'Engineering education and practices: issues and
Prof. Paul created pathway for Lankans to learn engineering
Eng. (Prof.) Robert Hoisington Paul memorial
lecture titled ĎEngineering Education and Practices: Issues and Future
Challengesí was delivered by Eng. Mangala P. B. Yapa recently at the
Institution of Engineers, Sri Lanka (IESL)
Eng. (Prof.) Robert Hoisington Paul
Late Prof. Robert Hoisington Paul, who was born on February 9, 1904,
had his early education in Singapore and subsequently at S. Thomasís
College, Mt. Lavinia. Prof. Paul is one of the acclaimed teachers in the
field of electrical engineering, a man with a great vision, dedication
and commitment to his profession; a gentleman and an-engineer
par-excellence, who created the pathway for many Sri Lankans to learn
engineering in Sri Lanka, and most rightfully, being remembered as the
'father of electrical engineering education in Ceylon'.
It is my pleasant privilege and honour to deliver this memorial
lecture, in celebrating his 108th birth anniversary.
He won a scholarship to the University College which subsequently
became the University of Ceylon, and obtained a B.Sc. (General) Degree
from the University of London, with First Class Honours, at the age of
20! He was also awarded the Coomaraswamy Physics Prize and won the
Government Scholarship for further studies in the UK and joined the
University of Cambridge and obtained the Mechanical Sciences Tripos with
First Class Honours in 1928 and thereby created history by becoming the
first Sri Lankan to achieve this distinction.
Looking back at late Prof. Paulís illustrious career, what I find as
most interesting is his decision to return to Sri Lanka, after
continuing his undergraduate studies in the UK and working as a graduate
apprenticeship to serve his motherland; a lesson that many can emulate
even to date.
Upon his return he joined the then Ceylon Technical College as a
Lecturer. In 1940ís the University of London granted recognition for the
Ceylon Technical College to prepare students for its Bachelor of Science
Engineering Degree. It is noted that the development of the higher level
electrical engineering courses and the establishment of laboratory
facilities at this Ceylon Technical College were largely due to Prof.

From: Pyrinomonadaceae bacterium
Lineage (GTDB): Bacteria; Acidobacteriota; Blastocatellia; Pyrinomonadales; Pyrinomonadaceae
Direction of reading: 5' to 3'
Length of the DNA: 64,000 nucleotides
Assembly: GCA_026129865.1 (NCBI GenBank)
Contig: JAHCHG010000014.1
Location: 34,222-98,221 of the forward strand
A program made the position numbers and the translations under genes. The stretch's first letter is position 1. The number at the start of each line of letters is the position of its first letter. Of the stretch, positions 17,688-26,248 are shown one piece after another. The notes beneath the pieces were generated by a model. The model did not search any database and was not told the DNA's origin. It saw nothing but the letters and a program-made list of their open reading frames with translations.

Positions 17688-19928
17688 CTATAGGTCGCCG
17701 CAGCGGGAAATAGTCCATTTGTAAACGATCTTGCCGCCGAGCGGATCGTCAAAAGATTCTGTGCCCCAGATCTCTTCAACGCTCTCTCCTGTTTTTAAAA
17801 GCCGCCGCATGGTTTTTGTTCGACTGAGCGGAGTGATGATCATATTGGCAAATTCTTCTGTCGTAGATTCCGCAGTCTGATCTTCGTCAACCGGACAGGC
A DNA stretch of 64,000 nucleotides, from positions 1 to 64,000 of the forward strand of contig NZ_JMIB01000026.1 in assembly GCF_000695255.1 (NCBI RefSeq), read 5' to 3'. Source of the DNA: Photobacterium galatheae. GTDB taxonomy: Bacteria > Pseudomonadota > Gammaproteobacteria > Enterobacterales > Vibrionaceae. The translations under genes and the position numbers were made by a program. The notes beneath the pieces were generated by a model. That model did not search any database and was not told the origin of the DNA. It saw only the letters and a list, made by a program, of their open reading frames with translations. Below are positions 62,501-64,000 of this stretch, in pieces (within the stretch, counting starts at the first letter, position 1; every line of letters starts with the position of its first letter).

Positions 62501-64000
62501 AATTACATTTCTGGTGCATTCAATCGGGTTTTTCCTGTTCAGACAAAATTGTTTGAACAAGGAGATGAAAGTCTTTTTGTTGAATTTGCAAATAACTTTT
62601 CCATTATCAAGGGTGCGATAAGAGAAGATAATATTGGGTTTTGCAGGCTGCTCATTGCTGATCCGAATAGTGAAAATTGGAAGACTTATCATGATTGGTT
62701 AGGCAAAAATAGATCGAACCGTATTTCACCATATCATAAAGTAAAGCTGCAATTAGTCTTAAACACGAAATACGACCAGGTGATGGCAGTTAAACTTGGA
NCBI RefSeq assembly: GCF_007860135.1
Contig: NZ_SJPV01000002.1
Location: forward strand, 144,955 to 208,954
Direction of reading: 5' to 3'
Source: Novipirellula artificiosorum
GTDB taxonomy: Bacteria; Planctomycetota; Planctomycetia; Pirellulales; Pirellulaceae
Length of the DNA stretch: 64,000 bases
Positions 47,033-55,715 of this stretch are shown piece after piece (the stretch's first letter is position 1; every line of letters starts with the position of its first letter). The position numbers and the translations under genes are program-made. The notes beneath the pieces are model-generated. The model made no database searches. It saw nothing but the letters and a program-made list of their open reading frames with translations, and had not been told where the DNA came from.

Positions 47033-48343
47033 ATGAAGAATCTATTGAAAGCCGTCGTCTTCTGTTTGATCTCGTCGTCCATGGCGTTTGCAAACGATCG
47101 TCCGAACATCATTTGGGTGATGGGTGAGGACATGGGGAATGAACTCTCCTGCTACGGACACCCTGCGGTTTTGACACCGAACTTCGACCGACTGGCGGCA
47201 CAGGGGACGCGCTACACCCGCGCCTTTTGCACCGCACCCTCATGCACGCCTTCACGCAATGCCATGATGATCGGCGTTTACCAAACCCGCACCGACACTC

Paulís valiant efforts.
He played a major role in the eventual recognition of the College in
1942, by the University of London to prepare students for its B.Sc.
(Engineering) external degree.
Quite obviously, he was appointed its first Professor of Electrical
Engineering, and from 1944 to 1949 held the position of the Director of
the College. Simultaneously, he also functioned as the Registrar of
Patents. Being an academic, he published several scientific papers and
one such article published in the Journal of the Institution of
Electrical Engineers, London was accredited with the Institutionís
Overseas Premium in 1944.
When the University of Ceylon established its faculty of engineering
in 1950, late Prof. Paul became the natural choice as its first
Professor of Electrical Engineering, a position he held until his
retirement from the faculty of Electrical Engineering in 1968, having
served for 18 long-years!
Once again, it was his responsibility, to plan and establish the
laboratories, train the staff and develop the courses of study in
Electrical Engineering, now at the University of Ceylon, which he had
done with his usual enthusiasm, initially at temporary facilities in
Colombo and later, in its permanent campus at Peradeniya.
An important part of late Professor Paulís role as an educationalist
and an engineer was the support he extended towards the establishment of
an industry in the country, where electrical engineers could practice,
at that time under Department of Government Electrical Undertakings (DGEU).
He always identified that the role of engineers is to serve its